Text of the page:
The thing is, I'm pretty sure that once you aquire a case of wanderlust, it never really goes away. So despite our recent enthusiasm for sticking closer to home, our desire to get away from time to time remains. And here is where the point I've been trying to make with this long-winded rambling comes in. From my teenage years through my early 30s, I had an insatiable thirst to journey as far as possible, as often as possible, and to spend as little time at home as possible. Then, out of nowhere, I realized something that many of us realize in our adult years, despite swearing up and down for the majority of our lives before this point that we'd never feel this way: my parents were right. Yep. They'd spent their late teens and early 20s traveling far and wide, only to discover with time that there is an undeniable magic in exploring close to home. Of course the obvious factors that would inhibit world travel came into play for them as well (things like having kids, and the fact that big trips cost an awful lot of money). But they made the conscious choice to take lots of small, short, more local getaways, rather than saving time and money for the big annual vacations that the families of my friends always took growing up. And I get it now.
So after all this time, I've rediscovered something that I knew as a child, but forgot about for many years while I sowed my wild oats: simple, mini-getaways are the ideal vacation. They are low-commitment, take very little planning, and cost very little money. They don't create the same type of post-vacation depression and panic ("omg, I have so much to get caught up on") that big trips do. They allow for all the things that people love about road trips (like getting to see cool things you wouldn't normally notice, and getting to stop and go as you please) without all the things that people despise about road trips (being in the car for excruciatingly lengthy amounts of time). There is no jet lag, no checked baggage, no airport security lines. And best of all, mini getaways have to ability to re-teach you how to discover bliss in the everyday.
It's true. Mini getaways have some sort of special power that subconsciously re-wires your brain to remember how to enjoy simple pleasures. It's easy to feel thrilled and inspired by seeing the Eiffel Tower and the Mayan Ruins and the Great Barrier Reef. Really easy. (Trust me, I've seen them). But when the big trip ends, the come-down just plain sucks, because your house and your job and your town are just so not thrilling in comparison. With mini-trips, those extremes just don't exist. You still get to feel thrilled and inspired, but by smaller, everyday things - like driving through a massive wind turbine farm or getting to try a new restaurant. And even if the thrills are so tiny that you normally wouldn't appreciate them, you do on mini-getaways, because you're technically on vacation. Plus, when you get home from a mini getaway, instead of feeling let down by your everyday life in comparison to what you just experienced on a big trip, there is almost a trickling over of noticing (and feeling grateful) for the small things. At least for me. I've noticed that when I go on a weekend (or even day) trip, where it's impossible not to take an interest in my surroundings, when I get home, I notice and appreciate more little things in my everyday surroundings too.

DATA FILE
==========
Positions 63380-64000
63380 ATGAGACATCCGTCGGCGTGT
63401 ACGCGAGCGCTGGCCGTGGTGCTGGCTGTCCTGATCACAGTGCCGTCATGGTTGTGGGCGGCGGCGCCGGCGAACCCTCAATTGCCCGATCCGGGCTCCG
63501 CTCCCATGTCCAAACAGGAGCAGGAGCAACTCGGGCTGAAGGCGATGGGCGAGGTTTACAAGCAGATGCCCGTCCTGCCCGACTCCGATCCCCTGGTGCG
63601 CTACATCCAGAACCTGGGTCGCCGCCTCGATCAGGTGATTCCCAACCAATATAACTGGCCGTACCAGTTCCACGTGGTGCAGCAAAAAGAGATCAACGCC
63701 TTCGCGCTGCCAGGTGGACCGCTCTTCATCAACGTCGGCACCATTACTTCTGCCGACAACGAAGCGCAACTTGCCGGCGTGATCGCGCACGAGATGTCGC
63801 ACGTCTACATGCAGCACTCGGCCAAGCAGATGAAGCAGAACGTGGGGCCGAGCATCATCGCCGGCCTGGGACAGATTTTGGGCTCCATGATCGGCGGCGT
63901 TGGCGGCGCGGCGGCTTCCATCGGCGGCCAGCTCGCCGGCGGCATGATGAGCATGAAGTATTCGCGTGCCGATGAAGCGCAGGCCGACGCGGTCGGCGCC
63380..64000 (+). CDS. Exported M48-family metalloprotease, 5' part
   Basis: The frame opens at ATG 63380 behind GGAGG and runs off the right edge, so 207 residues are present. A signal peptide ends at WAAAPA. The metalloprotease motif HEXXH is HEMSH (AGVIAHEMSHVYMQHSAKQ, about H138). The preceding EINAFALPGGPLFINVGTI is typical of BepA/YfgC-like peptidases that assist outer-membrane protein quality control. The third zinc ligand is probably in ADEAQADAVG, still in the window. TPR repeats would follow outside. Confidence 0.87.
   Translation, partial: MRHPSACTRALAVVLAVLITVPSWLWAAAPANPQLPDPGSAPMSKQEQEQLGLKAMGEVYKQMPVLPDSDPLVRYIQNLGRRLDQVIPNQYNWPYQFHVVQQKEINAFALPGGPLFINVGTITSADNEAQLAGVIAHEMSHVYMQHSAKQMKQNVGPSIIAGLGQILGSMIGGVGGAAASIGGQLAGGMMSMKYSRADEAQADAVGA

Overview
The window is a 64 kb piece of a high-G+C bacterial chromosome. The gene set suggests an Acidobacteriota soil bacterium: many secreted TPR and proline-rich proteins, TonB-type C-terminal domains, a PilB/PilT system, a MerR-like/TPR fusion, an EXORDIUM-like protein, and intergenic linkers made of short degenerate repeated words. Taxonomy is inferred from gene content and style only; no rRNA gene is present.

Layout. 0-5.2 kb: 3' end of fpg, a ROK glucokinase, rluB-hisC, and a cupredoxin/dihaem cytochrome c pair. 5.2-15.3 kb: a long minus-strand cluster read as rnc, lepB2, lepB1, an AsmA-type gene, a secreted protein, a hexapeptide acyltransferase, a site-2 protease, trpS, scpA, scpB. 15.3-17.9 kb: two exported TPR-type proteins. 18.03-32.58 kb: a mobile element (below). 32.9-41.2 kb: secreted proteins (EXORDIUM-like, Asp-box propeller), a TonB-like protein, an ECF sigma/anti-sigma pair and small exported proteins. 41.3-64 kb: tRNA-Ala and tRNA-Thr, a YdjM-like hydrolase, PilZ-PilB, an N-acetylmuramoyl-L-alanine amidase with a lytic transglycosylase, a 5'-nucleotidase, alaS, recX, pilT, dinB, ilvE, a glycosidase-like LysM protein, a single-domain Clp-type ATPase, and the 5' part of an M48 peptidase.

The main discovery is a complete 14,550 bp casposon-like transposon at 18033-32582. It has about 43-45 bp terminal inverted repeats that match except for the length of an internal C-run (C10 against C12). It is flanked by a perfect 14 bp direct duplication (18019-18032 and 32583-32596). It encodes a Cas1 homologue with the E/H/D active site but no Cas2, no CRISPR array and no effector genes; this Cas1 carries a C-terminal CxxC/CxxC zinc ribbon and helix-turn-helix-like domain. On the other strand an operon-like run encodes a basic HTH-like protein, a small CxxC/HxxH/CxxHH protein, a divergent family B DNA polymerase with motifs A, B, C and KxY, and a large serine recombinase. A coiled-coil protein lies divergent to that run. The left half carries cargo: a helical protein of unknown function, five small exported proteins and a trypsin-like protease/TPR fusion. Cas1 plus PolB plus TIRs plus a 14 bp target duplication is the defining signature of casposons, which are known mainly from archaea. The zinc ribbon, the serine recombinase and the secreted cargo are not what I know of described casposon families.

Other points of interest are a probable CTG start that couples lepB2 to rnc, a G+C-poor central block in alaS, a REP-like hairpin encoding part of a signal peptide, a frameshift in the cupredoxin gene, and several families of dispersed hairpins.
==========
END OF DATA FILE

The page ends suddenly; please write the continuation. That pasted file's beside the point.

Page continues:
One example of this is a field of daisies that we drove by on way back from Indianapolis last weekend. I couldn't stop staring at the field as we drove by it, feeling almost overcome by how beautiful it was. When we got home, I noticed myself staring in a similar way at a patch of flowers outside of our house. I've been passing by this same patch of flowers every single day for months now and I don't think I ever noticed they were there. But because our mini getaway allowed me to clear my mind and really acknowledge the beauty in the little things I came across, suddenly that patch of flowers became a daily treat for me - something I now feel grateful to be able to look at. It's true. Maybe these mini-getaways that I find myself loving so much these days are even more powerful than I thought.
If you're still reading this, you rock, and I'm thinking you should probably reward yourself by taking a mini trip of your own. Seriously, just try it. Whether you're a world traveler or a homebody, I'm telling you - a quick, inexpensive getaway, even for just a day, can do wonders for your soul. I hope that I can squeeze a few more of them in this summer, because they've become one of my absolute favorite things to do. Also, mom and dad, I'm sorry for all those times during my teenage years that I told you I was deprived and possibly even permanently damaged by our lack of major family vacations. Because as you know, I was determined to make up for it and then some over the years, and ended up - by choice - right back where we started. Mini getaway club forever!
P.S. Absolutely off topic, but only 1 large, 1 medium, and 3 small sponsor spots remain for July. If you're thinking of sponsoring next month, now's the time to book. :) All spaces are first come, first serve (upon approval). More info here.